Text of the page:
Selected Works: Yi Sang (2020), edited by Don Mee Choi, translated by Jack Jung, Sawako Nakayasu, Don Mee Choi, and Joyelle McSweeney is much bigger than I expected of this poorly known Korean poet of the Japanese colonial era, Yi Sang. There is so much visceral spree in here, a gristly cornucopia of ill-temper, misery, and resistance. Nakayasu, an awesome poet as well as Sang’s translator for the Japanese-language material, kindly visited my university to present a lecture, and this included some of her corpus of translations, including her translation of ‘Fragment Scenery’ (「破片ノ景色」hahen no keshiki), a poem from the Japanese-language output of Yi Sang featured in the selected works. Students were first stunned by the lively, fragmentary orthography of the original poem, something which Nakayasu has superbly transposed into English. Questions revolved around strategies for rendering those idiosyncrasies in the Japanese into English. The habit of people reading translated works in the original is to grossly overstate the difference of the original; in this case, Nakayasu has generated a very exciting tonal impression and linguistic adventure after Yi Sang that reminds us of the enormous value of translation and of the broadcast of poets divided by spheres of literacy. By all means study Japanese, study the colonial history of Korea, study Korean, and then read ‘Fragment Scenery’. But, while you develop your language and history education, a gifted and brilliant translator has found a way for English to accommodate what Yi Sang has left in poetry, and it screams ‘IN JUST WHAT WAY AM I EXPECTED TO CRY’ (90).
Can you believe that even while his crops were failing in Nhill, John Shaw Neilson’s father self-published his poems with the little money that the family had, only to then lose the print run to fire that razed many buildings in the Nhill area, including the office for The Mail newspaper who was to be publisher for the poems. It’s like a bad joke. In this Autobiography of John Shaw Neilson, the poet we know best, J.S.N., then remarks, ‘Dad used to say, that it was rather an advantage that it had got burnt because most of it was not correct enough for a book’ (40). The stunning perseverance, and puzzling belief in one’s poetry, staggered me when I read this recently.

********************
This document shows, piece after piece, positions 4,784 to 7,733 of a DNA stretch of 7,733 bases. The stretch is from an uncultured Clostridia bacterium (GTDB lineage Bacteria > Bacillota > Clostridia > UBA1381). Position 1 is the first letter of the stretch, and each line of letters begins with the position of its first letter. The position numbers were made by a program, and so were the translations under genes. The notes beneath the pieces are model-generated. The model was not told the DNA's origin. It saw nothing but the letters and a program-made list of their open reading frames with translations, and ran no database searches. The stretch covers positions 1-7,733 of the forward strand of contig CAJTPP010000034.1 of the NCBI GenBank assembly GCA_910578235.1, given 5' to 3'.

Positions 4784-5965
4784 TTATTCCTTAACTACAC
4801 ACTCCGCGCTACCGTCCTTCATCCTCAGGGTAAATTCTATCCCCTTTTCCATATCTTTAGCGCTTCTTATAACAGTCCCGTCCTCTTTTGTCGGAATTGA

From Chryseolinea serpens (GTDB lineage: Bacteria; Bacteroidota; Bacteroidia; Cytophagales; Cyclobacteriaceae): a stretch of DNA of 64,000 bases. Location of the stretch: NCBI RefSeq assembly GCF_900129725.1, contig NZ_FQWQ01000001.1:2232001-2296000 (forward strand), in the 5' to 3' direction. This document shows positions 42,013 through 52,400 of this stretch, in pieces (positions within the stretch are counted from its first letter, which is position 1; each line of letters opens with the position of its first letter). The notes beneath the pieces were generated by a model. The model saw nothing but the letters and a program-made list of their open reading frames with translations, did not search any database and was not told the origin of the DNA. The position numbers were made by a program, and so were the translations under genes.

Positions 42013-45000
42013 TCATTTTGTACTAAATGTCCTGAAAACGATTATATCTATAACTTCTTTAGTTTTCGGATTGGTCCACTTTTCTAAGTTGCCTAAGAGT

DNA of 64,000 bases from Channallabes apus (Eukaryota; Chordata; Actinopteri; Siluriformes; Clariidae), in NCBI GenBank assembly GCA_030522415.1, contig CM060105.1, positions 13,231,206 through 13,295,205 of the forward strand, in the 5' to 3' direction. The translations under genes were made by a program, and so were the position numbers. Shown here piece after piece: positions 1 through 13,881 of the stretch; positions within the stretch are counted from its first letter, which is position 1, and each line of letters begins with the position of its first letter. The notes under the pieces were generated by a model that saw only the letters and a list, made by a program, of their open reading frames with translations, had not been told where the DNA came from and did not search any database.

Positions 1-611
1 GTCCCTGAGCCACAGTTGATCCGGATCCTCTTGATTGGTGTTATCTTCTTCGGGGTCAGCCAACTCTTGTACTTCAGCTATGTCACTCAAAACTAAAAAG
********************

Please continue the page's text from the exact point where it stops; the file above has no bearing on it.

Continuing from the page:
The autobiography is so full of melodrama, and yet presented in such a glum, lethargic, but radiantly innocent way by J.S.N., I found myself rethinking my impressions of this weird lyric poet. I feel I am starting to understand poet Michael Farrell’s particular interest in the poet. I mean, I like Neilson’s work too, but the nature of this enjoyment is somewhat elusive, at least for me; somehow, Neilson’s work skirts aspects of what I don’t like about W.B. Yeats’ work, work that it matters little whether you like or not, right? In other words, I find myself liking the lyric peculiarities of Neilson’s work whose only resemblance that comes to me with any fidelity or accuracy would be early Yeats, but a Yeats I don’t particularly like.
Maybe that is the fun of poetry. Something oozes there that tends to be off-putting in other contexts. Neilson never seems to try to poeticise colonial Australian life as he lived it, since the autobiography shows just what a mundanely miserable life he led. I certainly wouldn’t ask for Neilson’s stunning inventory of injuries. Curiously, as far as I know, this common thread of his life, physical injury, gets little mention in the poetry. Nonetheless, when I look back at Neilson poems, I see how the primary colours, the fetishising of particular objects and symbols, the crispness and humility of the words of adoration, add up to a sincerely naive lyric of idiosyncratic shape developed out of a strange blitheness to its own lack of self-awareness. That’s what powers Sean Bonney’s poetry too, most of all his last book, Our Death (2019). Bonney was the closest thing to Percy Bysshe Shelley since, well, Shelley.
Sincere revolutionary belief, no matter how lacking in hesitation and self-criticality, does seem to require a certain relinquishment of embarrassment about anthem, lyric, looking in the mirror, an allowance of ‘Utopian raving as a brief flash of paranoia’ (91), etcetera. Perhaps that isn’t quite accurate. This quality in Bonney after Shelley could be described as the ability to deliberately overcome the hesitations that manifest as self-criticality. The rest of us wish we had a set of blinds for every looking-glass, and ear plugs for every echo.
Please forgive the fact that I have very little that might be timely to say. Meanwhile, the leaks.
Corey Wakeling is the author of three books of poetry, latest being The Alarming Conservatory (Giramondo 2018), and works as a lecturer and critic in western Japan. His monograph on Samuel Beckett, Beckett’s Laboratory: Experiments in the Theatre Enclosure, appears in May 2021 with the Methuen Drama imprint of Bloomsbury Publishing.